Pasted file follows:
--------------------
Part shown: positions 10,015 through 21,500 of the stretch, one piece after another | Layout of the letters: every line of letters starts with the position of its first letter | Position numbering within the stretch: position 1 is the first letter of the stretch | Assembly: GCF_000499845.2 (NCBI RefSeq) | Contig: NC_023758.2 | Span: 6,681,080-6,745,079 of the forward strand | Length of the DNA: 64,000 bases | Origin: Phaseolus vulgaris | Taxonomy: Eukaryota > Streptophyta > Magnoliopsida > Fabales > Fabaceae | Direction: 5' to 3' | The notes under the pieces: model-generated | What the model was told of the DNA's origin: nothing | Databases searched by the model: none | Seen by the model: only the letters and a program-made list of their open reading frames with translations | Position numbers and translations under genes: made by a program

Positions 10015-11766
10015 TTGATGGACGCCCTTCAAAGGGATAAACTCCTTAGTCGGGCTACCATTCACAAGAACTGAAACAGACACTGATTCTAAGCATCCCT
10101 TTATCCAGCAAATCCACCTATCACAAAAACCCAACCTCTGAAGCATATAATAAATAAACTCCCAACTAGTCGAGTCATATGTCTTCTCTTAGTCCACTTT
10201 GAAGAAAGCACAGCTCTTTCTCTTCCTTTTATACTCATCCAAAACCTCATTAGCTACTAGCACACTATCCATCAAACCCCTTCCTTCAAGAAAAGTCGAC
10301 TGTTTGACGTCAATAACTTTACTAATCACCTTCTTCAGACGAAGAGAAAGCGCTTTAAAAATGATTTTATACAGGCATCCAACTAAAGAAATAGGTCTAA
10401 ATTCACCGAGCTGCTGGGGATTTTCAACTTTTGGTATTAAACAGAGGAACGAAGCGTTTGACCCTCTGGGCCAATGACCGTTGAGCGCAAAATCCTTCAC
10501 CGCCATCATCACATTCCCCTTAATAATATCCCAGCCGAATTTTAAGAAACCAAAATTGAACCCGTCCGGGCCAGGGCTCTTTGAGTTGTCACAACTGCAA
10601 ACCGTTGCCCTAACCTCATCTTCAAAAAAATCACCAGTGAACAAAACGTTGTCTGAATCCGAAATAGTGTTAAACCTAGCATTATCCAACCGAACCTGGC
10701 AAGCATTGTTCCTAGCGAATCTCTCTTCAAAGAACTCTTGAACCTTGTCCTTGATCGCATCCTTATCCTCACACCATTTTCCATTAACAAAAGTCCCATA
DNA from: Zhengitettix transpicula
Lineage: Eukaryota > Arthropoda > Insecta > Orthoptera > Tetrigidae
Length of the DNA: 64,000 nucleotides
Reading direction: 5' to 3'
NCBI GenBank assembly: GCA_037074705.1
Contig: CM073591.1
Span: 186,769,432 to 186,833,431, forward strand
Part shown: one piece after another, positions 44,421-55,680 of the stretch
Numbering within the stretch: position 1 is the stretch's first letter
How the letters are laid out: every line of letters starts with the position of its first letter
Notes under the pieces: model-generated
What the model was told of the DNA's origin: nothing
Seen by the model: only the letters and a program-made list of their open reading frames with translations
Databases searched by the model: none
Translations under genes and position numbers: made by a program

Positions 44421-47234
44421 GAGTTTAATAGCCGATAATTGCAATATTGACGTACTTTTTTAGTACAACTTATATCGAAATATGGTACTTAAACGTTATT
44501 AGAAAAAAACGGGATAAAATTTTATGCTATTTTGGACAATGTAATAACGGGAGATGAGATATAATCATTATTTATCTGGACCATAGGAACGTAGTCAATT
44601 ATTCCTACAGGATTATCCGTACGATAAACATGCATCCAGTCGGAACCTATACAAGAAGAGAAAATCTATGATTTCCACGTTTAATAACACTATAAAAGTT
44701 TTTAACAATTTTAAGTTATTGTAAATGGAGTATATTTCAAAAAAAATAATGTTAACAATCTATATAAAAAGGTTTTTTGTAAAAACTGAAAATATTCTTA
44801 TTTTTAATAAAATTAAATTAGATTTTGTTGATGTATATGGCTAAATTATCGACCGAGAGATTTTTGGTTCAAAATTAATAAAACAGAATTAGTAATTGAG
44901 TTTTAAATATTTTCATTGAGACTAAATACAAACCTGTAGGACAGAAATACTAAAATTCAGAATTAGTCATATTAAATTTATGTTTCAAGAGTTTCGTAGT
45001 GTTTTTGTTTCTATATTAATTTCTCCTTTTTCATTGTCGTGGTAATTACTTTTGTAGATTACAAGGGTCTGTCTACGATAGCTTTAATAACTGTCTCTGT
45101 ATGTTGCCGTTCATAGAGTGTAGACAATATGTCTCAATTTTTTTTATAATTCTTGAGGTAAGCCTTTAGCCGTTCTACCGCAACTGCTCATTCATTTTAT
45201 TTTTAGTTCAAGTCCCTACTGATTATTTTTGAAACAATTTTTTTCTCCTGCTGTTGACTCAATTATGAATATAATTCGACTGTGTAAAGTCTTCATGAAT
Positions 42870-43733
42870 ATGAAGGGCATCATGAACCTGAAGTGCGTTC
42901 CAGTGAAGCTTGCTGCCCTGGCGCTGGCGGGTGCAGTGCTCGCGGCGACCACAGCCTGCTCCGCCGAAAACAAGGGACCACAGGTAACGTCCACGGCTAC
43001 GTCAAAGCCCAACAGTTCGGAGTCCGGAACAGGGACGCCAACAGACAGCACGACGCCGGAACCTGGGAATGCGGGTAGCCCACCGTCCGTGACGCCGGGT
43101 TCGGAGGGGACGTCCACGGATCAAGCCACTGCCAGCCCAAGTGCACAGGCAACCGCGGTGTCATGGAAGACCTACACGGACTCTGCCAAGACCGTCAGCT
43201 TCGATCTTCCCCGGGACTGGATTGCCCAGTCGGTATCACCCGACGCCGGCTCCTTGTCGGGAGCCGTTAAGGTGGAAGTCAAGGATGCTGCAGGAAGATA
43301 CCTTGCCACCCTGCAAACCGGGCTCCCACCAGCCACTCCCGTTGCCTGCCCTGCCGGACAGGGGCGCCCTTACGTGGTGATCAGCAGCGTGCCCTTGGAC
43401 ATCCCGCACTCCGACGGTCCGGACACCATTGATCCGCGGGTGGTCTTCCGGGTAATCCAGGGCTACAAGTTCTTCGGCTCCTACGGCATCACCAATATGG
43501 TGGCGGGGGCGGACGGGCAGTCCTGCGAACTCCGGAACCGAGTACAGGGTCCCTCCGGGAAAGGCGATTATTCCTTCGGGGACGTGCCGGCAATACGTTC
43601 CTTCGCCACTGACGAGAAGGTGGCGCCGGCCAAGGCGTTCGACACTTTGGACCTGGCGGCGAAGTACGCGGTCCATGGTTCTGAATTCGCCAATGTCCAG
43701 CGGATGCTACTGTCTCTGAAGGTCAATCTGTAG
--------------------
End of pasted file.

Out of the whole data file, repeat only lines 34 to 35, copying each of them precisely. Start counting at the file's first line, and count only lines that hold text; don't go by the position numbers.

45101 ATGTTGCCGTTCATAGAGTGTAGACAATATGTCTCAATTTTTTTTATAATTCTTGAGGTAAGCCTTTAGCCGTTCTACCGCAACTGCTCATTCATTTTAT
45201 TTTTAGTTCAAGTCCCTACTGATTATTTTTGAAACAATTTTTTTCTCCTGCTGTTGACTCAATTATGAATATAATTCGACTGTGTAAAGTCTTCATGAAT